DC Comics has just suggested that Batman is an atheist.
On the one hand, that seems a bit odd, since Batman — a.k.a Bruce Wayne — has met a wide array of gods and demigods personally. On the other hand, Batman’s atheism makes sense. When humans have super powers, what’s the use of gods?
Batman hangs out with Wonder Woman, who hobnobs with Zeus, Ares and other deities. He’s buddies with Deadman, a ghost resurrected by a goddess named Rama Kushna. In one memorable comic that gave me nightmares for years when I was a kid, Batman got turned into a vampire, which seems as if it would be hell on one’s skepticism. If you live in the DC universe, you’ve got to believe 12 improbable things before you eat your Bat toast. Being an atheist in those circumstances seems less a spiritual stance and more like carelessness.
But if everything is possible, there’s not much need to believe in transcendent powers beyond our ken. Mystery and faith are essential to most religious experiences. When gods are as common as bullfrogs or bananas, what makes them divine or special? Superheroes and supervillains aren’t exactly gods. But they don’t leave a lot of room for worship, either.
The exact state of Batman’s faith isn’t crystal clear. Batman No. 53, out last week, included the Dark Knight being asked: “Do you believe in God?” and him replying: “I used to.”
Batman writer Tom King was quiet until Tuesday, when he tweeted something cryptic:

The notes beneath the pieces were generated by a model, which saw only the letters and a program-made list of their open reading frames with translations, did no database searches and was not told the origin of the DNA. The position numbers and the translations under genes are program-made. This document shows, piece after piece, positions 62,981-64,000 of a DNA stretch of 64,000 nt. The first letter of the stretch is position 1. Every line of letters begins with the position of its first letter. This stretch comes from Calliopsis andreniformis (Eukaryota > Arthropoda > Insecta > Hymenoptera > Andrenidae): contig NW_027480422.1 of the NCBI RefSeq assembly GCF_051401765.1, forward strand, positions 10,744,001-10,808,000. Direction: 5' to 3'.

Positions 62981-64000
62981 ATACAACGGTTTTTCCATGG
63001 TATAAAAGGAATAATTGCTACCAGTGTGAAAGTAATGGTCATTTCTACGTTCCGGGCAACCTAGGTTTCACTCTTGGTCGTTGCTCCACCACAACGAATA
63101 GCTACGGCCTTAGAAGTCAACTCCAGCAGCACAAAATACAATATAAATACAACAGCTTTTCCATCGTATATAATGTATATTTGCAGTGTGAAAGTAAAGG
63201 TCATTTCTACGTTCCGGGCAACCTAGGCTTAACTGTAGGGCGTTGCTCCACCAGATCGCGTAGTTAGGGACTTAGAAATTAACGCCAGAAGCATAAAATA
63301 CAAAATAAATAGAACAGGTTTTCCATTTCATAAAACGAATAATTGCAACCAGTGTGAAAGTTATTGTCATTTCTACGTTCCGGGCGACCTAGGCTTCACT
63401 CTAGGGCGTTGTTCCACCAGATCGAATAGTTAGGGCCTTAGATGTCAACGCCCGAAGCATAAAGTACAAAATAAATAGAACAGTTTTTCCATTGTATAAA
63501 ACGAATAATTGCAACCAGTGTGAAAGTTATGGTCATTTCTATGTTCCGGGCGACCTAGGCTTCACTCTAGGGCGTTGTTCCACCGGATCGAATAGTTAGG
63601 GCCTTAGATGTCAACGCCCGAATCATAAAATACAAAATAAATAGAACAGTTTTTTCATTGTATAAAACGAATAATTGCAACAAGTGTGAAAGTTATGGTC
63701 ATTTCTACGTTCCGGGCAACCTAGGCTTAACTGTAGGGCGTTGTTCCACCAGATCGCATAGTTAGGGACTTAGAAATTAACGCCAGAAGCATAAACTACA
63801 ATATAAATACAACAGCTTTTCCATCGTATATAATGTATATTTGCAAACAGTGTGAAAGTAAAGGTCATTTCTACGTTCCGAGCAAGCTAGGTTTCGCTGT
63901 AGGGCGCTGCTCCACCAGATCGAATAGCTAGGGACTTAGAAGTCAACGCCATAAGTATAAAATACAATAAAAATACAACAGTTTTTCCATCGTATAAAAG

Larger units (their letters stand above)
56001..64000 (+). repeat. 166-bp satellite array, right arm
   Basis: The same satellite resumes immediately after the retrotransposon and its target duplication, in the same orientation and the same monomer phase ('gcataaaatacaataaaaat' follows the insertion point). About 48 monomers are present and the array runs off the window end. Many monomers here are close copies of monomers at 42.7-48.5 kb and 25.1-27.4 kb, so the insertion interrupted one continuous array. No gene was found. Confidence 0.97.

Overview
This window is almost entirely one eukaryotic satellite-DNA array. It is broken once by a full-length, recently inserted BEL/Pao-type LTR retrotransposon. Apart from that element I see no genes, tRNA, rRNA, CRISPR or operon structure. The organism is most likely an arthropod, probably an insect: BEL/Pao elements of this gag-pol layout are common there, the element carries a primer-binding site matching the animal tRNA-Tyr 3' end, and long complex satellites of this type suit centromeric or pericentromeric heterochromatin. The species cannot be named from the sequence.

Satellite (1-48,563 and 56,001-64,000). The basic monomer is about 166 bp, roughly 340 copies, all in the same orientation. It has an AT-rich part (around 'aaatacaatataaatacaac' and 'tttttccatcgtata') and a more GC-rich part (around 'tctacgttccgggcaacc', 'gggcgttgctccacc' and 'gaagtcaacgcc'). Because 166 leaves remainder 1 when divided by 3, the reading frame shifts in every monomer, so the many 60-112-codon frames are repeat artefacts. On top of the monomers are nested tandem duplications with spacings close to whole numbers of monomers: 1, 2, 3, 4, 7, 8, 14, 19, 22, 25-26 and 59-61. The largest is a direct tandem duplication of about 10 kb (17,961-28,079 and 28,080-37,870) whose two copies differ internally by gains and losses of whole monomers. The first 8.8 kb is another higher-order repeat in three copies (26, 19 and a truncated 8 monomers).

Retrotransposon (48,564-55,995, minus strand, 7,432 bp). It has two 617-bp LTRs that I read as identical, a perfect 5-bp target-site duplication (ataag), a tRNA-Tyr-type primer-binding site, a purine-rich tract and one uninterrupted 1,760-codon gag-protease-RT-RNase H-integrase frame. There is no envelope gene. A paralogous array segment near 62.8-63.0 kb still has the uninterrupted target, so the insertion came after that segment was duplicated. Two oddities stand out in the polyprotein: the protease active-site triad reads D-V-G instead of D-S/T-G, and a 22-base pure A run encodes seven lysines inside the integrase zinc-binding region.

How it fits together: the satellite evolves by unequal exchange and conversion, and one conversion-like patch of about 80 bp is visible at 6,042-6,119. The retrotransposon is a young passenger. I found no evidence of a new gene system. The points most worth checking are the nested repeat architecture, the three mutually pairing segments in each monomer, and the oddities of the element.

Regardless, part of the fun of superheroes is that we can identify with them; they’re supposed to be like us. Among other things, that means that writers often give them recognizable religious beliefs. Daredevil is a Catholic, racked with guilt and struggling with his relationship with the Christian God. Ms. Marvel is a Muslim whose faith inspires her to fight for justice. And Batman is apparently an atheist who lost faith when his parents were murdered in front of him.
Superheroes aren’t just like us, though; they’re an empowered version of us. And that means that besides the regular religious believers in comics, you also get the other stuff. The Christians, Jews, Buddhists and agnostics are always stumbling over other divine beings who do things like raise the dead, manipulate time, or usher believers and nonbelievers alike into literal heavens and hells. Norse gods, Greek gods, Cthulhu and various earth elementals rub shoulders, wings or tentacles with sorcerers, tech geniuses and large green monsters. Batman doesn’t have to believe in the gods; they’re right next to him, pulling on his cape.
Superheroes are popular because they make the transcendent so easily familiar. People sometimes say superhero tales are modern myths. Like the characters in Greek or Norse myths, Superman, Iron Man and Mary Marvel have amazing abilities and go on amazing adventures. But superhero narratives aren’t really tales about gods who are to be worshiped or feared. Rather, they’re stories about what it would be like if you had godlike powers to perform miracles.